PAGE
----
AFTRA ditched its joint bargaining partnership with SAG in March following a heated jurisdictional dispute over “The Bold and the Beautiful.”

“Clearly, this was not a typical ratification process, and it would be disingenuous to pretend otherwise,” Reardon said. “To those of us for whom labor solidarity is more than just a slogan, the idea that politically-motivated leaders of one union would use their members’ dues to attack another union is unconscionable. Working people do not benefit when their union is under attack.”

The results of the AFTRA vote came nine days after the AMPTP broke off negotiations by delivering the final offer on June 30, a few hours before SAG’s feature-primetime contract expired. Actors have been working since on some TV programs under terms of the expired deal; SAG’s also granted waivers to more than 355 indie features.

SAG had contended that actors deserve sweeter terms in areas such as new media, DVD residuals and salary minimums. AFTRA argued that approval will put the industry back to work and that the deal includes gains in salaries and new media without rollbacks or concessions.

Reardon said she’d be surprised if the SAG deal wasn’t resolved by September but refused to comment further, noting that she hasn’t been in the room with SAG and the AMPTP. “I have a hard enough time reading the tea leaves in AFTRA,” she added.

SAG now faces the unsavory prospect of AFTRA signing up new shows shot on digital — an area of shared jurisdiction — with the new contract.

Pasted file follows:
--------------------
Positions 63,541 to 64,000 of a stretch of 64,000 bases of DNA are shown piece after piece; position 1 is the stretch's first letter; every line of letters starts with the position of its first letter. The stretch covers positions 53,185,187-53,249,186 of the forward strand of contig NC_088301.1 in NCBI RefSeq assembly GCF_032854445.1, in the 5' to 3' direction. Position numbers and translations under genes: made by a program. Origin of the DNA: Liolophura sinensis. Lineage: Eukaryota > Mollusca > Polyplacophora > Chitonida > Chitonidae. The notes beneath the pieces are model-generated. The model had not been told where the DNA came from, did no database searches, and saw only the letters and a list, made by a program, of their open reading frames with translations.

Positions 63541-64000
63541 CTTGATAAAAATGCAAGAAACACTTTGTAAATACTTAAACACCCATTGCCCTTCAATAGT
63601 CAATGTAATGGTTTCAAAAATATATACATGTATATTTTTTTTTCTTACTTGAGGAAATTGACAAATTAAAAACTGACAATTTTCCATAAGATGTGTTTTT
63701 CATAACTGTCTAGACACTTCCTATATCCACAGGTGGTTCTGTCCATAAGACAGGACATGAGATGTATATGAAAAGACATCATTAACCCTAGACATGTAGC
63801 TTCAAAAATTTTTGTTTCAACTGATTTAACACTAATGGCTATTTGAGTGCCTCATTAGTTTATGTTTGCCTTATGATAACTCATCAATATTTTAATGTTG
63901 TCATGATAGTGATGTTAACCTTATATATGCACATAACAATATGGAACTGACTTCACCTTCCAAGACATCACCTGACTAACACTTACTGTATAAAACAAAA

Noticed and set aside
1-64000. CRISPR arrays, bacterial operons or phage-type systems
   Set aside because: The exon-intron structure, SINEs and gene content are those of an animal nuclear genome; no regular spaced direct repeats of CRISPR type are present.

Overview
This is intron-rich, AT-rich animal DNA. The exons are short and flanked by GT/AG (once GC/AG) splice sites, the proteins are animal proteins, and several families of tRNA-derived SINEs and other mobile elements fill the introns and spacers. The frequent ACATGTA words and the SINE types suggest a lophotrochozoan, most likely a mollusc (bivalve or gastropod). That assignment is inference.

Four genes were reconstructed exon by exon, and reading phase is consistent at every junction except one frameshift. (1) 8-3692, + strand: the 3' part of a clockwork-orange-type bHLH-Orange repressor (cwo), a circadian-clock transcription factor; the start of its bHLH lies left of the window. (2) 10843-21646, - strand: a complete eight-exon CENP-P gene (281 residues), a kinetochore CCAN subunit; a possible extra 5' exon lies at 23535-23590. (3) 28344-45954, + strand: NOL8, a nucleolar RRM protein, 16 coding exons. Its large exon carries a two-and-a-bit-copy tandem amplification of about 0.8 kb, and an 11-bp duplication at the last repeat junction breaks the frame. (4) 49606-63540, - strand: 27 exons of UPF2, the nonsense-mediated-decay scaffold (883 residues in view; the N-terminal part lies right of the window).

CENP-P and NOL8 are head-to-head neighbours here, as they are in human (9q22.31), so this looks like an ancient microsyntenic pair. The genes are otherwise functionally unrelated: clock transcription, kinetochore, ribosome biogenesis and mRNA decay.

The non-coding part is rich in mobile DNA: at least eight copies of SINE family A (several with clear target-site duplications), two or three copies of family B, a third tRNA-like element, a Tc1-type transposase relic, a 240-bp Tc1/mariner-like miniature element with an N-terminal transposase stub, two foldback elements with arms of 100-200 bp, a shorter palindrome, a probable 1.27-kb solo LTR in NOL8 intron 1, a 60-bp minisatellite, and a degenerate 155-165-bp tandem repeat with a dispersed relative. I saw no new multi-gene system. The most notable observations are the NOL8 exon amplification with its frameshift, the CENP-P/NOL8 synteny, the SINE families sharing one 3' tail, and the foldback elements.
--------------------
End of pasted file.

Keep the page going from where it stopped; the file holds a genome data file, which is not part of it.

Reardon also indicated AFTRA is planning another run at a merger with SAG, though details haven’t been hammered out, by seeking to organize a summit meeting in coming weeks. “For the sake of our members, organized labor must be united, especially in a world of ever-increasing corporate consolidation,” she said.

Rosenberg has indicated he doesn’t necessarily oppose a merger, but the notion hasn’t been particularly popular in recent years among the Membership First faction in Hollywood — mostly due to suspicions that the terms would favor AFTRA.

A 2003 merger vote received support from three-quarters of AFTRA members but voting among SAG members fell 2% short of the required 60%. Pro-merger forces, led by then-SAG president Melissa Gilbert and topper Robert Pisano, were at the forefront of that campaign and asserted that combining SAG and AFTRA would lead to greater bargaining clout and operating efficiencies, along with resolving jurisdictional disputes.

The merger backers received extensive help from the AFL-CIO, which strongly favors combining unions that have similar jurisdictions. But opponents were able to persuade voters that SAG would be a shell under the new structure; that the org would be less responsive to the unique needs of actors; and that plans to subsequently merge the SAG and AFTRA health plans would be damaging to SAG participants.

Reardon also plans to offer SAG an olive branch by reviewing the possibility of renewing joint bargaining for the upcoming commercials contract, which expires in October. AFTRA leaders angrily ditched the Phase I bargaining pact with SAG in March over accusations that SAG was attempting to poach “The Bold and the Beautiful” from AFTRA.

Additionally, Reardon has worked up an ambitious proposal for all the town’s major unions — the DGA, WGA, IATSE. SAG and AFTRA — to come together together prior to the next round of negotiations to maximize their leverage. The WGA would be first up with a deal that expires in May 2011.

SAG placed a full-page ad in the Ketchum-based Idaho Mountain Express today from the guild’s national negotiating committee to the entertainment industry leaders attending the Allen & Co. Sun Valley Media Conference.

“This media conference is the place where significant deals get made,” Rosenberg said. “We wanted to remind the entertainment media leaders in attendance that there is another important deal to be made. Actors are the creative heart of the entertainment business, and our Screen Actors Guild members want to partner with our industry to invest in and share the rewards of our mutual digital future. Let’s keep talking and let’s make a fair deal.”